When I started out in the staffing business 20+ years ago, every Monday morning we would get out the classified ads from the newspaper and start calling all of the companies that posted jobs to see if we could help them fill their position. In some cases, we had a specific candidate that we were presenting to them, which of course was the early iteration of what we call skill marketing. Of course, every other staffing company did the same thing, so I can imagine Mondays weren’t much fun for the people posting these jobs.
Twenty years later, skill marketing is still an important sales tactic for many staffing and recruiting companies. It is particularly popular and effective in perm recruiting. But, as with any other sales approach, skill marketing is only effective if you approach it the right way.
There are several common mistakes that most staffing sales people make when it comes to skill marketing. These are:
- Presenting a candidate that isn’t in demand
- Trying to skill market for a position they just posted
- Failing to establish credibility
- Giving up too soon
Skill marketing is not only an effective sales technique (when done right), but it is also one of the most efficient. When I work with sales reps that are struggling to reach their quota, my first recommendation is to turn their focus to skill marketing. It is the quickest way to win new business and capture revenue. Here are five steps that will help you be a more effective skill marketer:
1. Identify your star candidates
In perm recruiting, these are typically referred to as MPC’s, or Most Placeable Candidates. These are the needles in the haystack, the candidates that your clients and prospects can’t find but desperately want. The harder to find the better. Ideally you want a passive candidate that is not on the job boards.
2. Find matching job postings (but not the new ones)
The natural tendency is to call on the brand-new job postings. But think about it: The prospect just posted this job. They are at their highest level of hope that this posting will yield that perfect candidate; otherwise they wouldn’t have shelled out $3-400 for the ad. And all your competitors are bombarding them right now. Instead, you should be focused on the jobs that were posted two to three weeks ago. Now they’ve had some time to sift through all of the unqualified applicants, their hope has likely fizzled, and they are more willing to look at other alternatives. By the way, the best places to search for job openings are Indeed (which will pick up Careerbuilder, Monster, and other sites), LinkedIn, and any niche sites.
3. Find the Hiring Manager
The easiest way to find a contact for the job posting is the recruiter listed on it. But this isn’t the person we need to talk to. The recruiter probably doesn’t have the authority to utilize an outside firm, and they likely will look at you as competition or even as an admission of failure. Instead, we want to find the person in the company that this position reports to. How do we do that? By using our trusty LinkedIn! Run a search for employees in the company and look for the person that is most likely to be the hiring manager. Sometimes this is apparent, other times you are going to need to make an educated guess. Know anyone at the company? This would be a great time to call and ask them if they know who the position might report to.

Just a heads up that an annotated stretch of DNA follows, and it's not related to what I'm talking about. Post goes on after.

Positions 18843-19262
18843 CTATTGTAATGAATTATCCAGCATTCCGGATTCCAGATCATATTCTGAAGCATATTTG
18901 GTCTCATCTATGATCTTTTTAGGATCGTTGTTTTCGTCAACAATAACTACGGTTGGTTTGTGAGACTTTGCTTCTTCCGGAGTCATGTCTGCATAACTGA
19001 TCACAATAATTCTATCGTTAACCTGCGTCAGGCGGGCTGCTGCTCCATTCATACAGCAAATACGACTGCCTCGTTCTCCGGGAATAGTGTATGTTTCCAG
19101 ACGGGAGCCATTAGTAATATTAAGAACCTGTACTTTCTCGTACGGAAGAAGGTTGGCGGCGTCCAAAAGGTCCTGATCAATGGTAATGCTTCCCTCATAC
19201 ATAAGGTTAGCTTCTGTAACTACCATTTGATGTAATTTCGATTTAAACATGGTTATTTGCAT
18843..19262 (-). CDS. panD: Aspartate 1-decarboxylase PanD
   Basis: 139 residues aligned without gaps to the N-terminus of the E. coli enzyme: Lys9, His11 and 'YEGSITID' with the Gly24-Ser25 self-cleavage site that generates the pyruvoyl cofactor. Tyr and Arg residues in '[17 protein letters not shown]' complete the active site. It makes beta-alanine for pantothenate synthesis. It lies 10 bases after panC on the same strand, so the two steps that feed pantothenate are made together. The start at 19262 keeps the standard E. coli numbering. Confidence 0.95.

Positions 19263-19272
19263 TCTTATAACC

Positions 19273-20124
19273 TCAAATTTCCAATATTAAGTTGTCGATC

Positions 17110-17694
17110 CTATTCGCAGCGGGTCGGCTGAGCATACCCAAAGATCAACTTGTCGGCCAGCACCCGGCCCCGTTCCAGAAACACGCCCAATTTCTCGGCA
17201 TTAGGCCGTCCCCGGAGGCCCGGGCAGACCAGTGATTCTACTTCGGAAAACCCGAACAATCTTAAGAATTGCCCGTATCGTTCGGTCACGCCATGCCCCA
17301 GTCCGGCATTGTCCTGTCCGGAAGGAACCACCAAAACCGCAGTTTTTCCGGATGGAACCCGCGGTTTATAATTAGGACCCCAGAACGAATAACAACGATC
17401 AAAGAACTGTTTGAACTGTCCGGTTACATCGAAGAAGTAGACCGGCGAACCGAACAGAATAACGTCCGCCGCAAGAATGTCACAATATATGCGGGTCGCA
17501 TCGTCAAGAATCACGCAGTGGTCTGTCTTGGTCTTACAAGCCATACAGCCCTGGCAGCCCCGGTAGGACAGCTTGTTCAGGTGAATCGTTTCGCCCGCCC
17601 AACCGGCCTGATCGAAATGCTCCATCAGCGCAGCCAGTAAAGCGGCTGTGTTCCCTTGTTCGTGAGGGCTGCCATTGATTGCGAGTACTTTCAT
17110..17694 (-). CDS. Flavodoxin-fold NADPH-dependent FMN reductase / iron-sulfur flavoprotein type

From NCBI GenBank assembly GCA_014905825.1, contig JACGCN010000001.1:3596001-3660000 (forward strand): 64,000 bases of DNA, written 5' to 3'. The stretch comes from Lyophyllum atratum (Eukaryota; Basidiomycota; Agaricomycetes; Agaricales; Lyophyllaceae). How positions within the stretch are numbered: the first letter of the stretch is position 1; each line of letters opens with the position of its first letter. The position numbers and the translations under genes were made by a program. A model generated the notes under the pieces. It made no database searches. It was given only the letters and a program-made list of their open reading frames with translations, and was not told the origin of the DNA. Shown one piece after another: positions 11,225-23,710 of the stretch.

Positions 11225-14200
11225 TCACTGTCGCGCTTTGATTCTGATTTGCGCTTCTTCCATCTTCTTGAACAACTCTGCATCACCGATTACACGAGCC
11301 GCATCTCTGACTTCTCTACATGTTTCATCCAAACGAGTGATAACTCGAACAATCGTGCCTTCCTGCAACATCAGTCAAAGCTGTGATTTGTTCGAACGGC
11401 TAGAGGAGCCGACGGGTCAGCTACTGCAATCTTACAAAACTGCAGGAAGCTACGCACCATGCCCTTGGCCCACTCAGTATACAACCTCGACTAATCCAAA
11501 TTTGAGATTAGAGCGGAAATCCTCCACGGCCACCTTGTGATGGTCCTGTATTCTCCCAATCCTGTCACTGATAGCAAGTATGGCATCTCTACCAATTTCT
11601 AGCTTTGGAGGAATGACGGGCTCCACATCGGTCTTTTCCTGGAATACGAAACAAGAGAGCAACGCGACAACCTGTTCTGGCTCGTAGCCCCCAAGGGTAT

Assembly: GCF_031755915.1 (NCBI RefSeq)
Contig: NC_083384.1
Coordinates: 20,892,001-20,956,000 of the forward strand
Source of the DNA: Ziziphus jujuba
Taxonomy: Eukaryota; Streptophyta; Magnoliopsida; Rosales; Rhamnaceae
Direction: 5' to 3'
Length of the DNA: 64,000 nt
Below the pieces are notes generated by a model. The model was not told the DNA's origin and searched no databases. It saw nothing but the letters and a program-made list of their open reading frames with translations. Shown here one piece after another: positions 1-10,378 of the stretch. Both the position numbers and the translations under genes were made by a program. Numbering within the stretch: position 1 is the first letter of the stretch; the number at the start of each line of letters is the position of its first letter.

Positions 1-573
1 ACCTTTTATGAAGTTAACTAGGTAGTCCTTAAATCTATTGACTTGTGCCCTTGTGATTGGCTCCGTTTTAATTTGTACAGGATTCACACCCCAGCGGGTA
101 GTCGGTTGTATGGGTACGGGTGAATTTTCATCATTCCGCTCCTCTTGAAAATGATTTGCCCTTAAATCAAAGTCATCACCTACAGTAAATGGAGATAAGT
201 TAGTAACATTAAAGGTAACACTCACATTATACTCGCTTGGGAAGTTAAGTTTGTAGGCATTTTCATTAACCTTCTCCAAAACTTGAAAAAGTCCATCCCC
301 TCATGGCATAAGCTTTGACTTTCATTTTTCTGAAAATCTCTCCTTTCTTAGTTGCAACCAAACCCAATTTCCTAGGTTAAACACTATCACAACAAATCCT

4. Email (or Inmail) First
Now that we have identified the hiring manager, we want to get on their radar and establish some credibility before picking up the phone. We can do this by sending them an Inmail through LinkedIn, or even better sending them an email directly. What we want to accomplish in this email is that we are experts and specialists in the particular area they want to hire, and that we have a very strong, hard to find candidate that may be a good fit for their open position. Notice I didn’t say we had the “perfect” candidate. Why? Because as a professional specializing in this skill set, we won’t assume they are a perfect match until we talk with the hiring manager. Nothing irritates prospects more than a recruiter assuming they have a perfect candidate for a position based on a job posting.
5. Make the call
Ok, now you can pick up the phone. This is where you reference the email you sent and their job posting that is now gathering dust. This is also a good time to mention the other similar companies you work with to further add to your credibility. Talk about the candidate, but don’t oversell. Let them know you (or your recruiter) have a strong relationship with this candidate and that they are not on the job boards. You believe they might be a great fit, but want to have further discussions with the hiring manager to be sure.
Will this approach result in a sale every time? Of course not. There are a variety of reasons why this doesn’t work on everyone: They already filled the order, they really do have an unwavering company policy of not paying fees, their brother-in-law owns a staffing company, or they are just so stubborn or short-sighted that they would prefer to spend $400 over and over again on job boards that don’t work rather than pay a fee to a firm. The point is you are never going to win every deal. But by making some minor changes to your sales process, you can significantly increase your odds of catching the prospect’s attention, which ultimately will results in more sales.
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